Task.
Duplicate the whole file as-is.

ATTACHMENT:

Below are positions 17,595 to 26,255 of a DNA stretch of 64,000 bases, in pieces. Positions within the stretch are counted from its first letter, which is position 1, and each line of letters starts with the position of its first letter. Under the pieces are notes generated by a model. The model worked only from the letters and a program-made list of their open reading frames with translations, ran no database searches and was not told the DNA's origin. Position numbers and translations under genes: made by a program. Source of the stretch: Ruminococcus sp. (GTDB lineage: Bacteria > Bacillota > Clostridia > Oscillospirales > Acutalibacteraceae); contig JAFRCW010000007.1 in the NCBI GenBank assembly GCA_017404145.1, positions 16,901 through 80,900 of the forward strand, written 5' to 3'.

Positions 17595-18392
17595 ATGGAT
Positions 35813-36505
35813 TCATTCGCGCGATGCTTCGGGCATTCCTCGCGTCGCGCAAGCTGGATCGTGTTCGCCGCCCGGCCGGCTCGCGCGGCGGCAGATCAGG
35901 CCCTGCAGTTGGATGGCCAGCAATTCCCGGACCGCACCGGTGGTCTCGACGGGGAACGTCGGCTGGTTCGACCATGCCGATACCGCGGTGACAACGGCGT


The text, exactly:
Below are positions 17,595 to 26,255 of a DNA stretch of 64,000 bases, in pieces. Positions within the stretch are counted from its first letter, which is position 1, and each line of letters starts with the position of its first letter. Under the pieces are notes generated by a model. The model worked only from the letters and a program-made list of their open reading frames with translations, ran no database searches and was not told the DNA's origin. Position numbers and translations under genes: made by a program. Source of the stretch: Ruminococcus sp. (GTDB lineage: Bacteria > Bacillota > Clostridia > Oscillospirales > Acutalibacteraceae); contig JAFRCW010000007.1 in the NCBI GenBank assembly GCA_017404145.1, positions 16,901 through 80,900 of the forward strand, written 5' to 3'.

Positions 17595-18392
17595 ATGGAT
Positions 35813-36505
35813 TCATTCGCGCGATGCTTCGGGCATTCCTCGCGTCGCGCAAGCTGGATCGTGTTCGCCGCCCGGCCGGCTCGCGCGGCGGCAGATCAGG
35901 CCCTGCAGTTGGATGGCCAGCAATTCCCGGACCGCACCGGTGGTCTCGACGGGGAACGTCGGCTGGTTCGACCATGCCGATACCGCGGTGACAACGGCGT